We had seven excellent answers to the Crocodile, which included an image titled “Malice,” but not the text below it. The general consensus was that the cowering man was winding thread or wool off of a drop spindle.
One of the great things about being a curator is that you get to meet all kinds of people doing all kinds of interesting research in areas that you know little about. I’m not an art historian or a fiber arts expert, so I am not entirely qualified to confirm the answer last week’s Crocodile Mystery with complete authority, but I know people who are! In fact, I wouldn’t have even thought to wonder about it if a reference question about it hadn’t been sent to Erin Blake and me. The question came from Jeff Beck, who had learned online that we had curated (along with retired curator Rachel Doggett) an exhibition in 2004, “Word and Image: The Trevelyon Miscellany of 1608.” The image appears on leaf 186 of Folger MS V.b.232. Jeff wondered what the man was doing with his hands.
The image appears on the cover of a wonderful book by Tara Hamling and Catherine Richardson, A Day at Home in Early Modern England: Material Culture and Domestic Life, 1500-1700 (New Haven: Yale University Press, 2017). Tara and Catherine describe the frontispiece to their book: “A scolding wife stands over her subservient husband who is winding yarn while, in the background, a shocked neighbour walks in to discover such disorderly housekeeping. The image represents this book’s concerns with gendered work within the household, and the social significance and scrutiny of domestic matters at the middling level.” This seems right, but is he really winding yarn?
I thought I knew this image well. For the Folger’s 2007 facsimile edition of Trevelyon, I had located the source: an engraving from the workshop of Jacob de Gheyn II titled “A Man Ruled by his Wife.”
The image fits the well known trope of the household turned topsy turvy when a wife forces her husband to do women’s domestic work. Paintings and prints from this period sometimes depict husbands not only as being forced to do women’s tasks, but also being severely chastised for doing the tasks badly (see Martha Moffitt Peacock, Heroines, Harpies, and Housewives : Imaging Women of Consequencein the Dutch Golden Age, Brill, 2020, 283-84, 290-93). Men were supposed to keep their wives under control, and wives were supposed to submit to their husband’s wishes. Prints like these inverted this gender relationship and, if viewed by younger men, were supposed to make them feel superior to the older, henpecked husbands depicted. They could also appeal to female viewers who were entertained by the subversive imagery of the tyrannical housewife.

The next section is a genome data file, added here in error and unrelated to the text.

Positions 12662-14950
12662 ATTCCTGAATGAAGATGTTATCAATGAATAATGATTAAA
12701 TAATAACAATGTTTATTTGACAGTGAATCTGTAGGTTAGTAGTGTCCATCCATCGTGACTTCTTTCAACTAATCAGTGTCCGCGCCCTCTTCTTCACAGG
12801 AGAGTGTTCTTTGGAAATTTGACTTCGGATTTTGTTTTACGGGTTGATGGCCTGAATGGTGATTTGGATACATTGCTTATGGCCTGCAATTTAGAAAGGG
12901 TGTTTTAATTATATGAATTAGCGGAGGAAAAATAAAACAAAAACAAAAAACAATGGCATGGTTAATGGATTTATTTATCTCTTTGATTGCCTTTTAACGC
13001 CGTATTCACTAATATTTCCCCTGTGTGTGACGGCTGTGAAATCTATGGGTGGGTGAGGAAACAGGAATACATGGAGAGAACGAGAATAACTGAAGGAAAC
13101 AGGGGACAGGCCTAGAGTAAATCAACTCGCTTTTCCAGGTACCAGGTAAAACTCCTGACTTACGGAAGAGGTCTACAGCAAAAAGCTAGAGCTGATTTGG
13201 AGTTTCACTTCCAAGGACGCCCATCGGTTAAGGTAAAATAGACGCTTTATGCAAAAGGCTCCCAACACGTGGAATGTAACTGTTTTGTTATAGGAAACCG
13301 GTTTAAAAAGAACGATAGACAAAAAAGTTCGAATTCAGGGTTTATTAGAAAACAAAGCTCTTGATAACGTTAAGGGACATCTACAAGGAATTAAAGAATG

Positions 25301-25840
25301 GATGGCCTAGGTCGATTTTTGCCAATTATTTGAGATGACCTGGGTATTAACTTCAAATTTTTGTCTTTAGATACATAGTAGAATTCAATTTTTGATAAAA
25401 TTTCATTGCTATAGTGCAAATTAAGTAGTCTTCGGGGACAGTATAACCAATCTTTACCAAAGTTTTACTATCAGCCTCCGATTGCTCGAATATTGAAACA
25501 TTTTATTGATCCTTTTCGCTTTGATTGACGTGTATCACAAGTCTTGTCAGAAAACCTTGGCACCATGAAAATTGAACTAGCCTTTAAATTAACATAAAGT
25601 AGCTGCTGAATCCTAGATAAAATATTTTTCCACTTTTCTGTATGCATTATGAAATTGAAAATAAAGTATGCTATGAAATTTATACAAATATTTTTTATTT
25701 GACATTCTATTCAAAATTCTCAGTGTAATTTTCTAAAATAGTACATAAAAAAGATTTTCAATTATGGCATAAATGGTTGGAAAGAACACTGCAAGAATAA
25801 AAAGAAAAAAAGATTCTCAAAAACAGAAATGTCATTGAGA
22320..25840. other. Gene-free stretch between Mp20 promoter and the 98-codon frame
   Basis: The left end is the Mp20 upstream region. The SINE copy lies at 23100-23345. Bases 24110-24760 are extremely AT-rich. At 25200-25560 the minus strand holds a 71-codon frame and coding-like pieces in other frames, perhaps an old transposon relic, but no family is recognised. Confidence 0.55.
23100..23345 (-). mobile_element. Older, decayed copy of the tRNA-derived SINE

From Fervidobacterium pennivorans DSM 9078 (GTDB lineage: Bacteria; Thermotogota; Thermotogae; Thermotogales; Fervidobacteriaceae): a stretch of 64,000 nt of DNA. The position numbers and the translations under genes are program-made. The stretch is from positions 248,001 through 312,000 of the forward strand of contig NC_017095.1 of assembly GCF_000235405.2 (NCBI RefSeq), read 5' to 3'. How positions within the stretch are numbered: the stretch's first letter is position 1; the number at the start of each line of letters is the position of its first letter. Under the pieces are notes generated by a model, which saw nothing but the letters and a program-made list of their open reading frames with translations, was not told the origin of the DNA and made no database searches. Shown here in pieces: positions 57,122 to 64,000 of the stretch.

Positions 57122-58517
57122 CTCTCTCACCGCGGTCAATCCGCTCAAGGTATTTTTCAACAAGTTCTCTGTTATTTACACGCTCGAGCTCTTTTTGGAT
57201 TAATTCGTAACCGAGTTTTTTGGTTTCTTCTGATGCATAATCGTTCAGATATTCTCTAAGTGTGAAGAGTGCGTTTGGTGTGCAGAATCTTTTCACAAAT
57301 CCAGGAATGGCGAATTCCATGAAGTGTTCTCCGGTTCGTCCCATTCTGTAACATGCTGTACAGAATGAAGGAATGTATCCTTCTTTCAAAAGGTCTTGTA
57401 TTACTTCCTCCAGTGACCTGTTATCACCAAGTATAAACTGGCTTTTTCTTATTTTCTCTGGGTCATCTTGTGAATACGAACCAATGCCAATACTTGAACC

But there are differences between the two images. Trevelyon’s version does not have the hen at the woman’s side, mirroring the wife’s stance, or the trapped rooster in the background, pecking at food through the bars of a table. The braid of onions hanging from a nail on the back wall has become… what? Trevelyon’s husband looks much younger than the old man in De Gheyn’s print. Believe it or not, Trevelyon’s image is milder.
De Gheyn’s print has a Latin inscription on the bottom of it, which reveals that the neighbor in the background has somehow incited the wife to control and abuse her husband. Peacock (p. 293) translates the passage as “Ah the monster! An evil woman rings out like empty bronze [a bronze bell], Giving a tongue lashing with loud voice. The neighbor woman caused this. Therefore, there is always some evil on account of a neighbor” (the original is “Hui monstrum? / Vacuo similis mala foemina aheno / Tinniet: stentorea verbera voce tonans, / His causam vicina dedit: sic disce malum tu / Vicinum propter semper adesse aliquid. C.D.” [Cornelius Duyn]).